Arizona Public Radio | Your Source for NPR News
Play Live Radio
Next Up:
0:00 0:00
Available On Air Stations

Earth Notes: The Mysterious 'Y' on the Mesa

An aerial view of a desert landscape with sparse trees and a Y-shaped construct in teh center.
Associated Press
Google Earth view of the Navy Optical Precision Interferometer outside of Flagstaff.

You’ve likely seen pictures of the Very Large Array Radio Telescope near Socorro in New Mexico, which has been featured in movies like Contact and Independence Day.

But you may not know that northern Arizona has its own Very Large Array... on Anderson Mesa.

The Naval Precision Optical Interferometer or NPOI south of Flagstaff, uses visible light instead of radio waves to study the cosmos. It’s not nearly as noticeable as the giant radio dishes of Socorro, but from the air, it is every bit as impressive.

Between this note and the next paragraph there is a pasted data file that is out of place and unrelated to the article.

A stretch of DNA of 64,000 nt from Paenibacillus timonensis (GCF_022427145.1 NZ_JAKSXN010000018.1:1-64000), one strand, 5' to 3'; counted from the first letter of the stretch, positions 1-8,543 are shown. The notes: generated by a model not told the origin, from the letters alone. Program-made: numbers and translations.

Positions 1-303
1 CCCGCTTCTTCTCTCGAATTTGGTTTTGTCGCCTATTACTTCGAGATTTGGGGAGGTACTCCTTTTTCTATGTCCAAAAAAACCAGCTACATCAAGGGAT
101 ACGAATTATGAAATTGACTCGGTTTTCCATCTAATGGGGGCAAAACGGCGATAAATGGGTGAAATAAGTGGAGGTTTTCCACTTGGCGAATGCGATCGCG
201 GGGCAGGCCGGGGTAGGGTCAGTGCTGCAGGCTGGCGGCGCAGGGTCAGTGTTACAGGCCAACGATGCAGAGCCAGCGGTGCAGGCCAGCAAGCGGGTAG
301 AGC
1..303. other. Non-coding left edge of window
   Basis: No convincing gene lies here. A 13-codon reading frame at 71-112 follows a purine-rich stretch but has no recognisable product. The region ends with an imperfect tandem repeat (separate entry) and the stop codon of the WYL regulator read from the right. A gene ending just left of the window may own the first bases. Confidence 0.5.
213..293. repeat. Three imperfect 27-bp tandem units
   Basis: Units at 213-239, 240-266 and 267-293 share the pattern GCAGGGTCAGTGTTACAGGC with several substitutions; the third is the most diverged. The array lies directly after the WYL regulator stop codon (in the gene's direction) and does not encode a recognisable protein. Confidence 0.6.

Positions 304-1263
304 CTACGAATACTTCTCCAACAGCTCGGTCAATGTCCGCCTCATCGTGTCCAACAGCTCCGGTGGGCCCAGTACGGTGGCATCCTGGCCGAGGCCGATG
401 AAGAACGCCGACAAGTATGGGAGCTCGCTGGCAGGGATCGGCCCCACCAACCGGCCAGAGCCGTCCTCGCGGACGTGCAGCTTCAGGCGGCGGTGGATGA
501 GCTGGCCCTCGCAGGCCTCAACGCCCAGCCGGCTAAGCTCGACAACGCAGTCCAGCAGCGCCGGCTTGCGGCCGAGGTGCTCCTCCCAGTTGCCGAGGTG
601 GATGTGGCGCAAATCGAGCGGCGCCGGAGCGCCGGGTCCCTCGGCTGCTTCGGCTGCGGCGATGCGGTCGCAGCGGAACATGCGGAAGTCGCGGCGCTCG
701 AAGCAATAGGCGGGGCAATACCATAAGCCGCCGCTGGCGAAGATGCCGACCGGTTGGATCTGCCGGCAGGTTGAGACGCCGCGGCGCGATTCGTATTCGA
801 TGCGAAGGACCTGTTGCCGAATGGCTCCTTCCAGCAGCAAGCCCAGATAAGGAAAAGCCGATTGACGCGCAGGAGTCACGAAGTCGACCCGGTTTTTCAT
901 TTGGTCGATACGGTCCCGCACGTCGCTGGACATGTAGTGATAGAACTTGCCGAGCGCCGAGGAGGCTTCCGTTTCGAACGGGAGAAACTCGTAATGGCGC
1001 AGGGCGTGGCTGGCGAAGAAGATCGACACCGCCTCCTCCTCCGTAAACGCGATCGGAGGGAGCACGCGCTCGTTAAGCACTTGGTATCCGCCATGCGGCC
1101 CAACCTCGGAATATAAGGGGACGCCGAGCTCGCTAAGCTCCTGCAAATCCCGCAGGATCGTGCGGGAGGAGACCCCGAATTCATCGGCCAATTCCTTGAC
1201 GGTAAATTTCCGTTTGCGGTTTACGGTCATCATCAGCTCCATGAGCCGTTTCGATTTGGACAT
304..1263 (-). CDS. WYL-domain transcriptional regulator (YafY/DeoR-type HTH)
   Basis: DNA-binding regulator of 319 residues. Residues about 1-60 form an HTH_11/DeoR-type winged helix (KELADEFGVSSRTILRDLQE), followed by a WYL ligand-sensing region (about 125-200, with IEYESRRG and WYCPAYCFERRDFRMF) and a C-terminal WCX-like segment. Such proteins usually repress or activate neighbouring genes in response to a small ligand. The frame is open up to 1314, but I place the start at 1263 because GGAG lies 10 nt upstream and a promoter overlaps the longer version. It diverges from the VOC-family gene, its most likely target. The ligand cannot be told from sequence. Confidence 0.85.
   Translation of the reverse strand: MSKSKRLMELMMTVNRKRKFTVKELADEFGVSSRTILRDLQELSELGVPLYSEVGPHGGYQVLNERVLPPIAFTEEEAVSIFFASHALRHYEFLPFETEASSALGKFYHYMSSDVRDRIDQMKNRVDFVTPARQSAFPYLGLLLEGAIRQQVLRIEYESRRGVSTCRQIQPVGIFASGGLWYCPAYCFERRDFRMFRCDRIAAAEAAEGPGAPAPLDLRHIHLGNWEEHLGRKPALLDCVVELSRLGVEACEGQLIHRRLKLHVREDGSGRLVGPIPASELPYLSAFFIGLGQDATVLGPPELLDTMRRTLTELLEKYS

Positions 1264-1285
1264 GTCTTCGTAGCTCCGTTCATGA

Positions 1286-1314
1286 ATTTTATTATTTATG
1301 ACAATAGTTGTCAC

It consists of tubes shaped like a giant ‘Y’ with arms two-and-a-half football fields long. Those tubes are evacuated to form a vacuum the size of two Olympic swimming pools. Telescope mirrors along the arms can be moved towards the Y’s center for a “wide angle” mode, or spread out up to 1,200 feet to “zoom in” on a distant object.

The light they collect is sent by secondary mirrors aligned extremely precisely, into a room with rows of smaller mirrors and prisms, then into off-the-shelf medical cameras… similar to those used in mammogram imaging.

The result is a telescope with a resolution that could read the label on an orange placed in New York City... from Flagstaff!

Astronomers have already used NPOI to study the sizes and temperatures of nearby stars. In the future, they hope to capture the shadows of exoplanets orbiting around them.

This Earth Note was written by Diane Hope and produced by KNAU and the Sustainable Communities Program at Northern Arizona University.

Diane Hope, Ph.D., is a former ecologist and environmental scientist turned audio producer, sound recordist and writer. Originally from northern England, she has spent much of the last 25 years in Arizona and has been contributing scripts to Earth Notes for 15 years.
Related Content